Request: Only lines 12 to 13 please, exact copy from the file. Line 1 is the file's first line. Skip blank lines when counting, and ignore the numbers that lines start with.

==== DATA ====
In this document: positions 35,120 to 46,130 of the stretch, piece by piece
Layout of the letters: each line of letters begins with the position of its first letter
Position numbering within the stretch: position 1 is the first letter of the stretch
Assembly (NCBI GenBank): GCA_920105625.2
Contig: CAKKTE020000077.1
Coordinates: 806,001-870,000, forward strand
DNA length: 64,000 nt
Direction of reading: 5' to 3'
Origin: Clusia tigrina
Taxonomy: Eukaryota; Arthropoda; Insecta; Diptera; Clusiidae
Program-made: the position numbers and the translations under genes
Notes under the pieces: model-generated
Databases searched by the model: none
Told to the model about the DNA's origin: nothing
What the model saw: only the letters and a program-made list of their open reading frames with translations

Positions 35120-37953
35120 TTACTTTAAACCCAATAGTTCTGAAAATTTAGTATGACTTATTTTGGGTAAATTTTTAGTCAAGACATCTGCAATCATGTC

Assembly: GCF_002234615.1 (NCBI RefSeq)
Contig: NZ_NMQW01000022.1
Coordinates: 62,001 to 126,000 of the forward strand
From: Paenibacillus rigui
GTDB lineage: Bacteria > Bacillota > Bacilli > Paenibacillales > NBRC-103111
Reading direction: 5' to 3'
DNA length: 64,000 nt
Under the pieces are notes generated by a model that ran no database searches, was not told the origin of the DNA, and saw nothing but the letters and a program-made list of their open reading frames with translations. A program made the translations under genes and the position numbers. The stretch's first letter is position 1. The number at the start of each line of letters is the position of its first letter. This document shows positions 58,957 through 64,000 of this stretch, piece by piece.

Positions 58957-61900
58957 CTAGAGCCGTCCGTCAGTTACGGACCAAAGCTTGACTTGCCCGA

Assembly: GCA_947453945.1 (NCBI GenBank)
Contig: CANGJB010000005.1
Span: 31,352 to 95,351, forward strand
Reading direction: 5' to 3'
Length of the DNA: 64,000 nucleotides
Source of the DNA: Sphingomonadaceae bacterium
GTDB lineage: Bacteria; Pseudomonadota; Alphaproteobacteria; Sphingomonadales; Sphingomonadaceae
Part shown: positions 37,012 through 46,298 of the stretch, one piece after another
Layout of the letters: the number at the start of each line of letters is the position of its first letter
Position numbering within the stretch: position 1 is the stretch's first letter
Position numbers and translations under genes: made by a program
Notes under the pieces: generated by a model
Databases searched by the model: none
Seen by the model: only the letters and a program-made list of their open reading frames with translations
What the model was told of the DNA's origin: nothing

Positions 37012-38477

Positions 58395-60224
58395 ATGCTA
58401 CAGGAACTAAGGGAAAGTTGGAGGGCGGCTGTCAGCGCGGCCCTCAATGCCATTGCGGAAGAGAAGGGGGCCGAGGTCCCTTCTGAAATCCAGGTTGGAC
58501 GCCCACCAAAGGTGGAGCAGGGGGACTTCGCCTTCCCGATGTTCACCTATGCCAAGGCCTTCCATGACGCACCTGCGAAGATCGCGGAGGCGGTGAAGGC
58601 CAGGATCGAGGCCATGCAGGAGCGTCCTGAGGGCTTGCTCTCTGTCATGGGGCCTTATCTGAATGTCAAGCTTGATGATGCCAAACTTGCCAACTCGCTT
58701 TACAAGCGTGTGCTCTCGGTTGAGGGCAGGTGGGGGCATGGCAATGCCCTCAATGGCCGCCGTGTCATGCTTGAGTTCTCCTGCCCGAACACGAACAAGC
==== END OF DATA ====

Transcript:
Notes under the pieces: model-generated
Databases searched by the model: none